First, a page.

A simple recipe I learned at university:
- 1 jar shop bought pesto
- 1 teaspoon (optional)
Unscrew jar. Insert teaspoon (if using) into jar. Remove and lick clean. Weigh guilt, and repeat as necessary.
Pesto; Parmesan, pine kernels and basil. Call it Genovese pesto to distinguish it from its impersonators. Great on pasta and on toasted ciabatta, but clearly at its best just eaten furtively straight out of the jar.
Of course, jar pesto is not “real” pesto, as everybody knows. Real pesto has to be made with a pestle and mortar. It must only use Parmeggiano Reggiano, and extra virgin olive oil. It must have garlic and never lemon juice. That’s real pesto – you don’t mess with tradition.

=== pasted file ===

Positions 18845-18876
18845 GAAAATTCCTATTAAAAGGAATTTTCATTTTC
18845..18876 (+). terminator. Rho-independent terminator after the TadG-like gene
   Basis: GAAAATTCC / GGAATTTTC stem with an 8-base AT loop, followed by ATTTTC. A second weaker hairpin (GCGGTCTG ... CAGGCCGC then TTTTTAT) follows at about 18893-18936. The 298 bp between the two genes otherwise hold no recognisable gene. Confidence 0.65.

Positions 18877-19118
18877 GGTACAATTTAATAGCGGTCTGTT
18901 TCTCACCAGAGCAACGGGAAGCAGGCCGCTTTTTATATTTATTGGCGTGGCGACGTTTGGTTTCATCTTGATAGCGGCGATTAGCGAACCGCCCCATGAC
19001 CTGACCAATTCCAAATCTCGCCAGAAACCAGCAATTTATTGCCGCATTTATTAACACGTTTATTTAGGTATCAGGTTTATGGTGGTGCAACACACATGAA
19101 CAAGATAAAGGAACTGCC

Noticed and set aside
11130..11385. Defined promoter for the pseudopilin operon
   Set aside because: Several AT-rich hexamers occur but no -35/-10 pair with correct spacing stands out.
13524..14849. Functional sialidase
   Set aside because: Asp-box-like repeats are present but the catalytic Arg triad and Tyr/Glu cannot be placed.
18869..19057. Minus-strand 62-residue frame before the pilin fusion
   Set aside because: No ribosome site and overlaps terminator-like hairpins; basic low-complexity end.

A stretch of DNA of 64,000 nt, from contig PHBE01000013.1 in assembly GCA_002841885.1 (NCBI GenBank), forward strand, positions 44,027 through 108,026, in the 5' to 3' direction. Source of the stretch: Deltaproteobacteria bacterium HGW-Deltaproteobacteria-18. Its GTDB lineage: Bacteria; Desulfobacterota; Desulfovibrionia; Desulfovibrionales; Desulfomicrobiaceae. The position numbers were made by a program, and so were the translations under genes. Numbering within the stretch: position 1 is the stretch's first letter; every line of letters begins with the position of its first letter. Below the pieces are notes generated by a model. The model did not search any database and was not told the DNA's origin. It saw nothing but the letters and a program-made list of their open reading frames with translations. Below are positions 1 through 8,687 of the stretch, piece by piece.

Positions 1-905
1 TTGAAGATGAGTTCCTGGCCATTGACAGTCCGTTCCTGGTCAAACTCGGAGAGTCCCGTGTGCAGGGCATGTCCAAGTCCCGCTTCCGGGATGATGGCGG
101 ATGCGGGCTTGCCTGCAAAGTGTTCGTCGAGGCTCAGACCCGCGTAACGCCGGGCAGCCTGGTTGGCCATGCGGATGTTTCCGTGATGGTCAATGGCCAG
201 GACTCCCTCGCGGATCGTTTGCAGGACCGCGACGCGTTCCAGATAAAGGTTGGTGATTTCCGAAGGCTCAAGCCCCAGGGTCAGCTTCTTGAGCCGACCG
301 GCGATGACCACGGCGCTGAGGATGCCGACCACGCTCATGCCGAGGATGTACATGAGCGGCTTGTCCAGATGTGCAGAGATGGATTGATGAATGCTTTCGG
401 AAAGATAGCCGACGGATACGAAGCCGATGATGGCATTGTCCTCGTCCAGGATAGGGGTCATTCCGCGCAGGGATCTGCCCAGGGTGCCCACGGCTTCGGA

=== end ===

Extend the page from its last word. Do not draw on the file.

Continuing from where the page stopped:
Except of course that everyone does. Sometimes its made with parsley. Or coriander, or rocket. With pecorino as well as parmesan. With sundried tomatoes, or walnuts, or mint and pistachios. The notion of the one true, pure pesto is often invoked, but far more often completely ignored.
This deconstructed pesto canape is not traditional, but has a purity of concept. Parmesan, pine kernels, basil. No bread or pasta to interfere with the flavours – just like eating it straight off the spoon.